The Insolvency Service is set to be granted new powers to crack down on the misuse of a formal dissolution process. This will effectively close a legal loophole and act as a deterrent to directors looking to use the process as a way to avoid repayment of government-backed COVID-19 support funding.

As a result, if found guilty of misconduct, directors are likely to face severe penalties and sanctions, and will likely be disqualified from acting as the director of a limited company for up to 15 years.

Dissolving a company

Dissolving a company – otherwise known as ‘dissolution’ or ‘striking off’ – essentially means removing the company from the official register at Companies House, at which point it ceases to legally exist.

Dissolving a company is usually a voluntary decision, made by the Directors. However, Companies House does have the authority to dissolve any company that has failed to maintain its accounting responsibilities.

Whilst dissolution may be inevitable in some cases, it should only be used as a last resort given the impact it can have on stakeholders, customers and creditors, often leaving them in turmoil and out of pocket.

Clamping down on fraudulent activity

At present, the Insolvency Service is limited when it comes to investigating claims of fraudulent trading. Only live companies, or companies that have entered formal insolvency processes – such as administration or liquidation – can be investigated, meaning those that file for voluntary dissolution may slip under the radar.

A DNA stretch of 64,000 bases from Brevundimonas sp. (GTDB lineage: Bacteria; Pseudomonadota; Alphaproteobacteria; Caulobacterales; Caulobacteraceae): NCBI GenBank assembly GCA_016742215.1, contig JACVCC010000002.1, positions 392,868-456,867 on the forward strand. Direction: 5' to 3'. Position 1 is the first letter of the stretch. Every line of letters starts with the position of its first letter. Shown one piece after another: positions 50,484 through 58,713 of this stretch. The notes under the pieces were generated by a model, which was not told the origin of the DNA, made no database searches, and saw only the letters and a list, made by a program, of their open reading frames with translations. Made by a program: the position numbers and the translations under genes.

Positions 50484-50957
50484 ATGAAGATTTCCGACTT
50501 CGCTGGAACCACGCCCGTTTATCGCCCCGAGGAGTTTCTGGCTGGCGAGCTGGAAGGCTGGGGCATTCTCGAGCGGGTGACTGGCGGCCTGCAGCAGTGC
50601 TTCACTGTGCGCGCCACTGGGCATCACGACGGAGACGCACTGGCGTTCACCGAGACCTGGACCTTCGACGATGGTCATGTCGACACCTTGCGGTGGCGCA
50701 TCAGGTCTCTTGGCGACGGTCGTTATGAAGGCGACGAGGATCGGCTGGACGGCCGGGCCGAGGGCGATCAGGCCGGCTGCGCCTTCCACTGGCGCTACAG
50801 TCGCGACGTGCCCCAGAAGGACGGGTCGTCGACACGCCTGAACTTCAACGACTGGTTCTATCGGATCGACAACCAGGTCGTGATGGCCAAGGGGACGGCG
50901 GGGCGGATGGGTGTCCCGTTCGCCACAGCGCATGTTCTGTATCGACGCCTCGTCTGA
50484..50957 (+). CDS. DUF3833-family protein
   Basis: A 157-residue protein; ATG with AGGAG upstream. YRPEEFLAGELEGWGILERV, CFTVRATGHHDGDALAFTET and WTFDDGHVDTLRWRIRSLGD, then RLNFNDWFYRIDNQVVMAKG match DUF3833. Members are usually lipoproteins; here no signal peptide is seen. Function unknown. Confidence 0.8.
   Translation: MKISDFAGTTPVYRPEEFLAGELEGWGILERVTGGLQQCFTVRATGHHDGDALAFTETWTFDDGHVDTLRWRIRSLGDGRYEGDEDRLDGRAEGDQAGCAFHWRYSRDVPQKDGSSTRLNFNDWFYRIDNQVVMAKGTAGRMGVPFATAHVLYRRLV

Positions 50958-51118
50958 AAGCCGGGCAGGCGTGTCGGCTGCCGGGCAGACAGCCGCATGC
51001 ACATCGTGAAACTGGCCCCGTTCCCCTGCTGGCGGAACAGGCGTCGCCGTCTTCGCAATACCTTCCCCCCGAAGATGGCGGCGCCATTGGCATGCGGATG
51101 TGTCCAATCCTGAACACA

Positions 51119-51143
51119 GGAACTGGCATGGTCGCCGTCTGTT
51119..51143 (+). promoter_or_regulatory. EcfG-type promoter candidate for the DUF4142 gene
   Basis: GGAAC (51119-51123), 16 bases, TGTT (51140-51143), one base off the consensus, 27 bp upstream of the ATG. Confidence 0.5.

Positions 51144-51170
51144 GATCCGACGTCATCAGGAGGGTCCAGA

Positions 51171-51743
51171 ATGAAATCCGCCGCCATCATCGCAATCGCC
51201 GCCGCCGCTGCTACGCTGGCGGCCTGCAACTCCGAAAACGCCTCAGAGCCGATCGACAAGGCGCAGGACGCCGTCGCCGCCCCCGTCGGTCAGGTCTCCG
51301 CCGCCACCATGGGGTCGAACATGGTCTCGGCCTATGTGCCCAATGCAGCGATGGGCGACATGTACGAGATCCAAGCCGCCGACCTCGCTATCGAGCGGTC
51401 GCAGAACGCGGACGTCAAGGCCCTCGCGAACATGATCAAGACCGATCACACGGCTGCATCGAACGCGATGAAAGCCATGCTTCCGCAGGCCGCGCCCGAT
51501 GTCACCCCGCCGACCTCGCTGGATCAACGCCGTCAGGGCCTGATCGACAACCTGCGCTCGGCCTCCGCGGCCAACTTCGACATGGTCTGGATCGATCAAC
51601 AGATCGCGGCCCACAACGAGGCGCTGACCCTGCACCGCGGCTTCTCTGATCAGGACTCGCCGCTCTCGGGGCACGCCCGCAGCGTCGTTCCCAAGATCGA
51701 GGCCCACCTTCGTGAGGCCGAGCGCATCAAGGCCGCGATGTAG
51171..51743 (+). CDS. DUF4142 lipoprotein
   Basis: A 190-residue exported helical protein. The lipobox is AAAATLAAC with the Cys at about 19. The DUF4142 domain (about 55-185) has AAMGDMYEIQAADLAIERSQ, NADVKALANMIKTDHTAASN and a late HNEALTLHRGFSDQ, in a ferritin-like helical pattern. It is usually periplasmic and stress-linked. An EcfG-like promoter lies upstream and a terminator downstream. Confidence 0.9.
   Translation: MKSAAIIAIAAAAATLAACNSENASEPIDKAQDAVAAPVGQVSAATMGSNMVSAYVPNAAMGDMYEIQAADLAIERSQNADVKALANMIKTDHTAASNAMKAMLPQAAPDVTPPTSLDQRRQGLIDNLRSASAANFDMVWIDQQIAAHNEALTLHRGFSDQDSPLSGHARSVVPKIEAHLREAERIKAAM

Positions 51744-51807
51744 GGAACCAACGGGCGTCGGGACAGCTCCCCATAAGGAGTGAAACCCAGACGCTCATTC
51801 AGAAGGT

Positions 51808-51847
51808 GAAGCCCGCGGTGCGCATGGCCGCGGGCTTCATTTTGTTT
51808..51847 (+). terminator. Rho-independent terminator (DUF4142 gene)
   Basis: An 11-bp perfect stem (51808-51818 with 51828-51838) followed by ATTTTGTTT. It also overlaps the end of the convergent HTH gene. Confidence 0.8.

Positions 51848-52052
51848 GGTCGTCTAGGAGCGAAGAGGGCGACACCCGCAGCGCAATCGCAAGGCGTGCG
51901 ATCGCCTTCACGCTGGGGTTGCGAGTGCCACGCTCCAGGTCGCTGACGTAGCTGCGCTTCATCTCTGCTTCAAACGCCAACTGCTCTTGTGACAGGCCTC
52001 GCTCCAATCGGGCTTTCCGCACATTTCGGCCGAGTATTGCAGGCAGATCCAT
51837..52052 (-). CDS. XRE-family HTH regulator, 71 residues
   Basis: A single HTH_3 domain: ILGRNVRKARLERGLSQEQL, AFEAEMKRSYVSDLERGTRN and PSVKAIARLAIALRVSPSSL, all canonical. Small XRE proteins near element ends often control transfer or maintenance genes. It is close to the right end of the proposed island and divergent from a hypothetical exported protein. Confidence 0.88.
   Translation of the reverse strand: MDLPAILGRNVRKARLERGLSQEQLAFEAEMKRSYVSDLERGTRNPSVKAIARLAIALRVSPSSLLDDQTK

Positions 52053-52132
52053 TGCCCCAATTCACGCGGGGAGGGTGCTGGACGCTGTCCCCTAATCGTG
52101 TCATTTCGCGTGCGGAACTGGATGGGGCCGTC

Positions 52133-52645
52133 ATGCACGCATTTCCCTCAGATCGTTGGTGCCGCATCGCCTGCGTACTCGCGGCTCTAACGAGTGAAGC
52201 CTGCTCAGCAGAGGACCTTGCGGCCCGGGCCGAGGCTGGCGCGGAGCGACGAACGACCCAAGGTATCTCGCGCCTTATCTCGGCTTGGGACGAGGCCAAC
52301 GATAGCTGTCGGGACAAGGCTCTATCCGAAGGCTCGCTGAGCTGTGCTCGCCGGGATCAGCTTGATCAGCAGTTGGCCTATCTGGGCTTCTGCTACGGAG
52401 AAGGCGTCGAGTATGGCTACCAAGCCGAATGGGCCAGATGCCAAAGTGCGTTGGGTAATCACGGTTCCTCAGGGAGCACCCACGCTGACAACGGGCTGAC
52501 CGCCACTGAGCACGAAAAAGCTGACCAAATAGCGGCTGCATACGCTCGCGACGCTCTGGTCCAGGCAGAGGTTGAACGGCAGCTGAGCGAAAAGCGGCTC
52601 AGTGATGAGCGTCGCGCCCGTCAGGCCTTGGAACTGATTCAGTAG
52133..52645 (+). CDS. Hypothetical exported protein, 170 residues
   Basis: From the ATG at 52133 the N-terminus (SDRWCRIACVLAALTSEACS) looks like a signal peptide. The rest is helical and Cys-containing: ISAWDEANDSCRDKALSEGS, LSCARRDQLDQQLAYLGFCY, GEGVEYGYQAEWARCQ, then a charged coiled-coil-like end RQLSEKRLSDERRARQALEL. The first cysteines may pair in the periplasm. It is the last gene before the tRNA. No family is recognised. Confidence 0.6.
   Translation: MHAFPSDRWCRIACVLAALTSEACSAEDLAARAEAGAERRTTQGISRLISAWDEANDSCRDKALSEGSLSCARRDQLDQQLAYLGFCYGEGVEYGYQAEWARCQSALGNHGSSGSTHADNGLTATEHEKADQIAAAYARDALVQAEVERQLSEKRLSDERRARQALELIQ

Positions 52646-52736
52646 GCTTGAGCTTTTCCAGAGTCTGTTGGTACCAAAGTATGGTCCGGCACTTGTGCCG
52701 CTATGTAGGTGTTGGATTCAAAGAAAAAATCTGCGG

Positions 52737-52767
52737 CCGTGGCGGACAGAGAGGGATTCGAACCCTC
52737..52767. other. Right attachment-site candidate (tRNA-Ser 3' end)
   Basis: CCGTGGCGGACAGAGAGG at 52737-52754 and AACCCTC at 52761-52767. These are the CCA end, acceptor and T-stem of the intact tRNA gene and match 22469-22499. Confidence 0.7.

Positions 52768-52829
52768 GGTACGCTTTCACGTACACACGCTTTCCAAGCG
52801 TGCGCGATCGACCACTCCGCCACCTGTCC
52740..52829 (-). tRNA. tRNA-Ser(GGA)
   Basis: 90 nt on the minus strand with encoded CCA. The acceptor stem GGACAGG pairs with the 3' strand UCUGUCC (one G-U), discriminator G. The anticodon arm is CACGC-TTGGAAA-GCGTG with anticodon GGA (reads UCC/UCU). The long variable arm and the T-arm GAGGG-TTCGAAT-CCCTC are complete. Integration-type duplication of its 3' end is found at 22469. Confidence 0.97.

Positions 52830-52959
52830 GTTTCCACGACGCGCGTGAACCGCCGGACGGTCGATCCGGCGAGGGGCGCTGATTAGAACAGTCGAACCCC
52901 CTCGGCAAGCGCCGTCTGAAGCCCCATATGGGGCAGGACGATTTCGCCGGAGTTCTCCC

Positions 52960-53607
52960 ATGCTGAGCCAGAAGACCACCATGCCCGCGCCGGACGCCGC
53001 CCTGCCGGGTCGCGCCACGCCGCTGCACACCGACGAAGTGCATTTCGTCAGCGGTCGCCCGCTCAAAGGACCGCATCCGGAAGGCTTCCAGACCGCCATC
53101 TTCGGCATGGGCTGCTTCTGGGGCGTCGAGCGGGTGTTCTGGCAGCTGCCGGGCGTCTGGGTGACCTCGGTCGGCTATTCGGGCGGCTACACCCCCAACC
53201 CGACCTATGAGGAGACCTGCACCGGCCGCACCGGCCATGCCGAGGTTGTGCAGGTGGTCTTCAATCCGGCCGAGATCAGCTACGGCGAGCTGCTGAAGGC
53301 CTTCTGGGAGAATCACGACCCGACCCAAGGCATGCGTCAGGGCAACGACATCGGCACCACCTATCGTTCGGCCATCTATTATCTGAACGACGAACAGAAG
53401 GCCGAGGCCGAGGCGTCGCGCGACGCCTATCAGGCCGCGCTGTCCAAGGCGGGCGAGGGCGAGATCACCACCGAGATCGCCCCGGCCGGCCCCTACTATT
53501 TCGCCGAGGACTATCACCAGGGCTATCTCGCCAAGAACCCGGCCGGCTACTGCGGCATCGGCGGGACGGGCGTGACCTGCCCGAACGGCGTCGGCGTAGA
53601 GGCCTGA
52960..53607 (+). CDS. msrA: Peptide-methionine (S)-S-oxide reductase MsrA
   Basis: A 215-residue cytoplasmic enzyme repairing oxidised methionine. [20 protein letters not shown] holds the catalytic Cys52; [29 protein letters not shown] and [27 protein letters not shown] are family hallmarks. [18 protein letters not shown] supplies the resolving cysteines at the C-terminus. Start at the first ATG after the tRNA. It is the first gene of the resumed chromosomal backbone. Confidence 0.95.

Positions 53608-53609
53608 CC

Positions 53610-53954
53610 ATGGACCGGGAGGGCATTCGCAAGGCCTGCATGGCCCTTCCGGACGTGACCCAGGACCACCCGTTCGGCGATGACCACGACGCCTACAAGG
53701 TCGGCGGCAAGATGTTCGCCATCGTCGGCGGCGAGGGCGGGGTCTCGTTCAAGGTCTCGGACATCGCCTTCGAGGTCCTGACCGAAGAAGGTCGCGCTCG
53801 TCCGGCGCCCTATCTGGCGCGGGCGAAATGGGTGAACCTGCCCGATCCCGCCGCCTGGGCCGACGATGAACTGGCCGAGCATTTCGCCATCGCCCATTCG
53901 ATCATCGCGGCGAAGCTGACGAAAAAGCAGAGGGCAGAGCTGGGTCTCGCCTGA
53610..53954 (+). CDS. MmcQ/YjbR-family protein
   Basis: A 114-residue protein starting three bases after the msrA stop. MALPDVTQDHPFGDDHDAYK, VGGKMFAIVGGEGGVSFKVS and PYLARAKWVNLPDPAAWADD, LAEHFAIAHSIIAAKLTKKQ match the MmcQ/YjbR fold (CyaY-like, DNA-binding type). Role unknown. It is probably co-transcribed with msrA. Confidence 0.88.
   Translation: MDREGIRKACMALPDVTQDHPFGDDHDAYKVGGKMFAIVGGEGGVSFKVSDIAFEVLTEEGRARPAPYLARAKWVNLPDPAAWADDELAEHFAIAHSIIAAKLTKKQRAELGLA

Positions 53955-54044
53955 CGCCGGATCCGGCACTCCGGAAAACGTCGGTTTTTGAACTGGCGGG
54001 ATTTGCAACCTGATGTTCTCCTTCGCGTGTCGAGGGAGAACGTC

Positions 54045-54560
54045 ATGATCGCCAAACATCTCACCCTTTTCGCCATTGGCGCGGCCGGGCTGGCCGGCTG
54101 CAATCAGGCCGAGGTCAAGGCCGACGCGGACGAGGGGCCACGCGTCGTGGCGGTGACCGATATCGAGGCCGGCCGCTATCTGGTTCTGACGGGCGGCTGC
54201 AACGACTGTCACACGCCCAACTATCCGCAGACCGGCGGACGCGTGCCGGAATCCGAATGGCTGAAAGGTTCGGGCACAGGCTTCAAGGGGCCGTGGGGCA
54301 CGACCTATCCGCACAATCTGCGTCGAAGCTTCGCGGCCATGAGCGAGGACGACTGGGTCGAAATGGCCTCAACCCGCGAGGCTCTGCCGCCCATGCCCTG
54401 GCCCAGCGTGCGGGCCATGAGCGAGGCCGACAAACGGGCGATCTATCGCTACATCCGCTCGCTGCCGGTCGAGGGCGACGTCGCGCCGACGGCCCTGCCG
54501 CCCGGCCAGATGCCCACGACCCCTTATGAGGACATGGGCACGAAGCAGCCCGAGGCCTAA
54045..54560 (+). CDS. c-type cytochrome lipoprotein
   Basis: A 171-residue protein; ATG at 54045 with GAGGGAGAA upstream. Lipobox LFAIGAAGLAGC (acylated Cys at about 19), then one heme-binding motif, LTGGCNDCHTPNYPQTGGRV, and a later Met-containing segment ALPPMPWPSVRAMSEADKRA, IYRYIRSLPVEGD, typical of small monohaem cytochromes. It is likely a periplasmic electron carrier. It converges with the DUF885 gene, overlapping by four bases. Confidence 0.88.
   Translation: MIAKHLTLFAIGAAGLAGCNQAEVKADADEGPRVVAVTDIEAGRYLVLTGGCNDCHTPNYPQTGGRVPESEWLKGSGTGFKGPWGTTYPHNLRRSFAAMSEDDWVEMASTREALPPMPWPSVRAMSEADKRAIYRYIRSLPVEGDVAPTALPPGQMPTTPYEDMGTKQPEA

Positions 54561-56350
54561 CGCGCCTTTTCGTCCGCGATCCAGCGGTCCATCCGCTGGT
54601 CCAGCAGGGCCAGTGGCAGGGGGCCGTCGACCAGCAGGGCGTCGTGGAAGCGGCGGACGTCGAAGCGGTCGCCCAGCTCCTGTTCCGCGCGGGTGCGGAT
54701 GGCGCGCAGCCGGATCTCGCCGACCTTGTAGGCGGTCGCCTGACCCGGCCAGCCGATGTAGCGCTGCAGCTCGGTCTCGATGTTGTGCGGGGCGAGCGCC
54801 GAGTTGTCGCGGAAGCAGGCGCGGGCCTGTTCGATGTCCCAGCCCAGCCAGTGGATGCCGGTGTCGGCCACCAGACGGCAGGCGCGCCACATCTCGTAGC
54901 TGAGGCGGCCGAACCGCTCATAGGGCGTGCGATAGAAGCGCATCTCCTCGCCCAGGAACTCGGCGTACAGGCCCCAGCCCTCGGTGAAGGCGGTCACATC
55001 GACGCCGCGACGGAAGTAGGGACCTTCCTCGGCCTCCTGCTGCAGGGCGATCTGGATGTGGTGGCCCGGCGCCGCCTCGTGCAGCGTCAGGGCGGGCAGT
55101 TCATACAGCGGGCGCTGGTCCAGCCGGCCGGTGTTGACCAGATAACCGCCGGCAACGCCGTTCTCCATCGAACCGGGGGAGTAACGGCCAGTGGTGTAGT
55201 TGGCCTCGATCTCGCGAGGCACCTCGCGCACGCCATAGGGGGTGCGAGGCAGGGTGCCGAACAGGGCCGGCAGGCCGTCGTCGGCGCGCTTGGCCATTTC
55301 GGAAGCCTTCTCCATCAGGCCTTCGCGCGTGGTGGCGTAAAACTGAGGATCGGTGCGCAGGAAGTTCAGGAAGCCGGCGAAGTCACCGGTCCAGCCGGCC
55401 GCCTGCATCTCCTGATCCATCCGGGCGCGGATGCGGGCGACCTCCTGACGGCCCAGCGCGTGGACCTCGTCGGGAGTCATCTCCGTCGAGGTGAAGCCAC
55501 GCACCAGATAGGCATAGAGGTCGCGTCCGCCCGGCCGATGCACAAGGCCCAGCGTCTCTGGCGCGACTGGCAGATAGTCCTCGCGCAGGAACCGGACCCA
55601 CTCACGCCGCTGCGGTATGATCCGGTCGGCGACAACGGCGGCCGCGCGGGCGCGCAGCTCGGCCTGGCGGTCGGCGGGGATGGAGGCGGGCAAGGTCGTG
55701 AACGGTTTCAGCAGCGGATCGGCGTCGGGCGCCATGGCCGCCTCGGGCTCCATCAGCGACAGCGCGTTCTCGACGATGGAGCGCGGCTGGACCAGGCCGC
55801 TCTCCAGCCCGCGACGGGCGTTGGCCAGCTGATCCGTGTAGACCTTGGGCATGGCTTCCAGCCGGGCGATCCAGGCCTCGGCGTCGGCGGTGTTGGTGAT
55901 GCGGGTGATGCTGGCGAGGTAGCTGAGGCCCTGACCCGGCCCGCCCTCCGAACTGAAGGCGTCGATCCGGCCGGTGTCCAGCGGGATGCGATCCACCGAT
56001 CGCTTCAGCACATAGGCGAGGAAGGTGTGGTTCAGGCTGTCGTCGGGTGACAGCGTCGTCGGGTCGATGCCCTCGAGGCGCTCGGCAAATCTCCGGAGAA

However, increasing concerns regarding the misuse of the dissolution process has triggered a proposed amendment to existing legislation.

The new legislation, if passed, is set to come into force later this year, and will be retrospective. It will give the Insolvency Service authority to probe the conduct of directors who would have otherwise avoided investigation and will also prevent directors from dissolving companies with active liabilities. It is hoped that the new measure will restore business confidence, with more directors being held accountable for fraudulent activity which may have otherwise gone undetected.

A brighter future for business

In light of the proposed amendment, Michael Roome, Business Recovery and Insolvency Partner and licensed Insolvency Practitioner at Smith Cooper comments:

“A common misconception is that dissolution is a simple ‘exit-strategy’ solution for companies with debt, which is certainly not the case. Not only are there strict dissolution criteria that a company must meet, the consequences of abusing the process as a way of evading creditors are also significant.”

“Unfortunately, there is a perception that too many directors have unscrupulously slipped through the net, avoiding repayment of Government backed loans given to businesses to support them during the COVID-19 pandemic.”

“The new legislation will provide the Insolvency Service with the power to crack down on directors who abuse the system, leaving a trail of unpaid debt in their wake, much to the detriment of creditors and stakeholders who already operate legally and honestly.”

Depending on circumstances, there are several options available to directors who wish to close their company in an efficient way, but it is important to first seek professional help.

The dedicated Business Recovery and Insolvency division here at Smith Cooper can help determine the most effective solution for you and your personal circumstances, helping you navigate financial pressures in a way that effectively manages any detrimental impact. Get in touch to learn more.